Analysis by Gerard Schwarz. A love story from ancient Greek mythology inspired the creation of an epic ballet in 1912. French composer Maurice Ravel expanded the possibilities of orchestral color and texture in his remarkable score. Music Director Gerard Schwarz explores the history and musical structure of this landmark work of musical Impressionism.

Dmitri Shostakovich: Symphony No. 5

Music has sometimes reflected, and at other times challenged repressive ideologies. Dmitri Shostakovich abandoned the premiere of his daring 4th symphony in 1935 for fear of reprisals from the Soviet government. Then he composed his triumphant 5th Symphony in 1937, and Stalin was pleased. To this day the 5th is Shostakovich’s most popular symphony. What is its message? What does “political music” mean today?

Introduction to Philip Glass' "Harmonium Mountain"

Philip Glass is often called the most famous living composer today. His short work, Harmonium Mountain, was conceived in partnership with the visual artist Clifford Ross as the soundtrack for an animated film based on ever-changing images of a mountain in Colorado. This analysis explores connections between the visual and musical arts.

Bernard Rands: Adieu

Pulitzer-prize-winning composer and Harvard Professor of Music Bernard Rands discusses the art of composition. He and Music Director Gerard Schwarz look into the score of Rands' recent work "Adieu" ("Goodbye") as recorded by the All-Star Orchestra.

Augusta Read Thomas: Of Paradise and Light

A leading composer of her generation, Augusta Read Thomas' works have been performed by major orchestras around the world. Here she discusses the compositional process that led to Of Paradise and Light. Music Director Gerard Schwarz joins in the discussion of this transcendent new work.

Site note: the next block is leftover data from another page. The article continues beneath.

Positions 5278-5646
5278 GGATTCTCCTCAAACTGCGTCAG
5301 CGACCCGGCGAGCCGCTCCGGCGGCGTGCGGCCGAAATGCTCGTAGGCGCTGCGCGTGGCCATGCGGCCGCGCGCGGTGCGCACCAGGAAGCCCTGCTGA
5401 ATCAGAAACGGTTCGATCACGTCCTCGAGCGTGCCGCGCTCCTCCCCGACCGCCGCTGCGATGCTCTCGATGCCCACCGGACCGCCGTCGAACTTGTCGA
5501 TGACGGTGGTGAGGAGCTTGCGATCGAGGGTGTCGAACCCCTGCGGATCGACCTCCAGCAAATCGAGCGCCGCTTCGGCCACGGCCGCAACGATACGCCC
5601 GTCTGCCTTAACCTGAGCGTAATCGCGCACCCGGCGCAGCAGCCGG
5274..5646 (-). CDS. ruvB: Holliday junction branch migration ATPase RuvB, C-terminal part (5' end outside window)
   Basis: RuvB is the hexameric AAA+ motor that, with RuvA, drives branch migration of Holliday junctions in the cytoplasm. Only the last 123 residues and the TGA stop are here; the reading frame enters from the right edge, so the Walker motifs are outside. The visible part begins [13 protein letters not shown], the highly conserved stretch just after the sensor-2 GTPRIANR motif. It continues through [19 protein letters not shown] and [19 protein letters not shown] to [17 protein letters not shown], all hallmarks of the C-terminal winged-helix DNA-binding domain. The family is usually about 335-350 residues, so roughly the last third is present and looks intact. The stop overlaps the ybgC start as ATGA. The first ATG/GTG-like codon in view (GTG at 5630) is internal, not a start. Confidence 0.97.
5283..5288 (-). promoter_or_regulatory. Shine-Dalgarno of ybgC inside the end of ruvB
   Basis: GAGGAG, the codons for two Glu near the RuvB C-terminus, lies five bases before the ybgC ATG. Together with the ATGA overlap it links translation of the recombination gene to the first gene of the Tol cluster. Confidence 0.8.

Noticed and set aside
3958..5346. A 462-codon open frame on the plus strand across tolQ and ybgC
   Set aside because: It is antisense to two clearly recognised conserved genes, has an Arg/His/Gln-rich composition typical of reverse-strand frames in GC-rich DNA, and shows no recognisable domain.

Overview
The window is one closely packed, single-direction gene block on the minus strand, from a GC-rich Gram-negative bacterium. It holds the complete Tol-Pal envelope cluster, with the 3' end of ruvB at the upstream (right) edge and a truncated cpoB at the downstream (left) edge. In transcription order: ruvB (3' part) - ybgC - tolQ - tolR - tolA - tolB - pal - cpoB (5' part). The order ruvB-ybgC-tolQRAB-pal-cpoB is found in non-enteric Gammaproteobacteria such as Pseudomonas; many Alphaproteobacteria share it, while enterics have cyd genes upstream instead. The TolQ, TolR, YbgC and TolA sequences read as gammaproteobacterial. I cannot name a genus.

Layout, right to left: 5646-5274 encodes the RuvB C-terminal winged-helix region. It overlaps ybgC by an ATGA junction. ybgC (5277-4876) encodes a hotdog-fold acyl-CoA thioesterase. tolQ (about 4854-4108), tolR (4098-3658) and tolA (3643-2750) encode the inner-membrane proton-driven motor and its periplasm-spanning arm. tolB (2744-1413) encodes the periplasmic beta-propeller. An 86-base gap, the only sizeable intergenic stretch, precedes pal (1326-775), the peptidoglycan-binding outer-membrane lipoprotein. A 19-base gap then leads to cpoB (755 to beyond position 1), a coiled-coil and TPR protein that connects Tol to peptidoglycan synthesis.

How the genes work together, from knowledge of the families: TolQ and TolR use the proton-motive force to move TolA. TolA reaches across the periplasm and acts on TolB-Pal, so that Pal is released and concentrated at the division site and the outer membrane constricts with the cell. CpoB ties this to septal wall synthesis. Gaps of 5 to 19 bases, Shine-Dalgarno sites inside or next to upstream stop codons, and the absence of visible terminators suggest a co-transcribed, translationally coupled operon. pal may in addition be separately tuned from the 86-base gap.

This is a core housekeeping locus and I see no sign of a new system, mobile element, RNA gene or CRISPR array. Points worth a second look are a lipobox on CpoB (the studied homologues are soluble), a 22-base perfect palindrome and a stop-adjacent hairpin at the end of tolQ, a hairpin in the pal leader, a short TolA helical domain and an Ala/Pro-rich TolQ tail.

Bright Sheng: Black Swan

A lovely Intermezzo for piano by Johannes Brahms (1833-1897) inspired contemporary composer Bright Sheng to orchestrate this short work in his own style. Sheng, who served as composer in residence for the New York City Ballet, has titled this musical transformation “Black Swan."

Richard Danielpour: Piano Concerto No. 4, Movement III

“A Hero’s Journey” is the title given by Richard Danielpour to this dynamic movement from his Fourth Piano Concerto. In this analysis the composer describes the inspiration for his music, with comments by the soloist Xiayin Wang and Music Director Gerard Schwarz.

David Stock: Blast!

The composer says: "I knew what kind of piece this needed to be, and I knew I wanted it to be loud, and I knew I wanted it to be fun, so that's how it came to be “Blast!", and I had a blast writing it!”

Ellen Taaffe Zwilich: Avanti!

The composer describes this work as an orchestral celebration: "I think of the orchestra is like a giant chamber ensemble and I like the feeling that everybody on that stage down to the last chair player is an artist."

Joseph Schwantner: The Poet's Hour

This piece was inspired by the transcendental writings of Thoreau, and the New England landscape. The composer says: "There are mornings when the world seems to begin, it is a 'new beyond' where memory need not go, it’s the poet’s hour. You get up early in the morning, and it becomes an extraordinary invigorating environment in which to lead an artist's life.”

David Stock: Blast!

The composer says: "I knew what kind of piece this needed to be, and I knew I wanted it to be loud, and I knew I wanted it to be fun, so that's how it came to be “Blast!", and I had a blast writing it!”